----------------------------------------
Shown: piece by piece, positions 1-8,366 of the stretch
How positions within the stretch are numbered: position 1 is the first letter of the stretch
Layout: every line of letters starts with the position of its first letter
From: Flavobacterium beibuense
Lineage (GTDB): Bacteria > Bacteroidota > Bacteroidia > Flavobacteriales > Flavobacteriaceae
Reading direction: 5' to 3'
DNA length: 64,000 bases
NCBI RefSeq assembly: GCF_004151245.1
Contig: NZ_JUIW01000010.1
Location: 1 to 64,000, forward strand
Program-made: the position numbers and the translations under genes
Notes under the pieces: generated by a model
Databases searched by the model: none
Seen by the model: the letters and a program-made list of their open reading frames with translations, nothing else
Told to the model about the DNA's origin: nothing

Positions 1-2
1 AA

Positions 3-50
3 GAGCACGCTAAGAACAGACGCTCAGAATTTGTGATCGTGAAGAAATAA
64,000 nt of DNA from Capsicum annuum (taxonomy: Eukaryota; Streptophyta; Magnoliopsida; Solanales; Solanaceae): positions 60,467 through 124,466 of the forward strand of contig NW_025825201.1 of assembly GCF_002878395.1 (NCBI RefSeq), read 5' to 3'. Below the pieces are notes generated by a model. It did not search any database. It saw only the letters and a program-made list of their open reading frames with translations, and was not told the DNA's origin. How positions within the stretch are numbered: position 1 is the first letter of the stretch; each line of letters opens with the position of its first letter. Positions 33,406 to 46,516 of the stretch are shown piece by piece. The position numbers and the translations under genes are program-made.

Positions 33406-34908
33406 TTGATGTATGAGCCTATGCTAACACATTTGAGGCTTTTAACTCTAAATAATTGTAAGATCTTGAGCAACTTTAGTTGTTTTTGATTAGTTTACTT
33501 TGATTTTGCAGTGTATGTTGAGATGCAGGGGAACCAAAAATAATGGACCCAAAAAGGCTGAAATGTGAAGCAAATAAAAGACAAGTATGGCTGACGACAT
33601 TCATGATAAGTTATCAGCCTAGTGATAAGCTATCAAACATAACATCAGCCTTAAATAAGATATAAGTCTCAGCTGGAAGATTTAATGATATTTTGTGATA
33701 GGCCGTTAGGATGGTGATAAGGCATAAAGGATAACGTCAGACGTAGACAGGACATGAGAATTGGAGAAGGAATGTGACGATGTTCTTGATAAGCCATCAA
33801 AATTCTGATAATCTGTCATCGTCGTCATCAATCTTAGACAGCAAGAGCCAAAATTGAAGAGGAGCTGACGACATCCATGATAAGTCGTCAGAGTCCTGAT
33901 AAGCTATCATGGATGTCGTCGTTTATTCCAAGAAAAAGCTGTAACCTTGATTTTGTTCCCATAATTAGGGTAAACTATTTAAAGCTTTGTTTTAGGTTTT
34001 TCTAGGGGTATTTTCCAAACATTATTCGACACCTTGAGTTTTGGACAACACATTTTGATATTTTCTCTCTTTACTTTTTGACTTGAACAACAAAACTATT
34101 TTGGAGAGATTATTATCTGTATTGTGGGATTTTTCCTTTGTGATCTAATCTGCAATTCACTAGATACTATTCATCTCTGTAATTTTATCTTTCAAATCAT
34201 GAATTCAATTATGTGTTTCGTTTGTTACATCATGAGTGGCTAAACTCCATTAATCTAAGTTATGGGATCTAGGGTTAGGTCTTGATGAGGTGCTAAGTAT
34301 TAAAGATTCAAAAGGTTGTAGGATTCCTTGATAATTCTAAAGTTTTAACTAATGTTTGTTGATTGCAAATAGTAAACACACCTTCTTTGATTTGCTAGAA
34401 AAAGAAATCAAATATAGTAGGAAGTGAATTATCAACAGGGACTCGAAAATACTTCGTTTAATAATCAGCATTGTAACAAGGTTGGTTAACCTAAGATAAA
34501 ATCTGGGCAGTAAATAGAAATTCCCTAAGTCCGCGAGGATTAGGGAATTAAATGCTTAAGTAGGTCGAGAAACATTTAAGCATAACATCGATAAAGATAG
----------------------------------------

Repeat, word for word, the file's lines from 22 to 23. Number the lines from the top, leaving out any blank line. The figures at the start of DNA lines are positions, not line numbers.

33406 TTGATGTATGAGCCTATGCTAACACATTTGAGGCTTTTAACTCTAAATAATTGTAAGATCTTGAGCAACTTTAGTTGTTTTTGATTAGTTTACTT
33501 TGATTTTGCAGTGTATGTTGAGATGCAGGGGAACCAAAAATAATGGACCCAAAAAGGCTGAAATGTGAAGCAAATAAAAGACAAGTATGGCTGACGACAT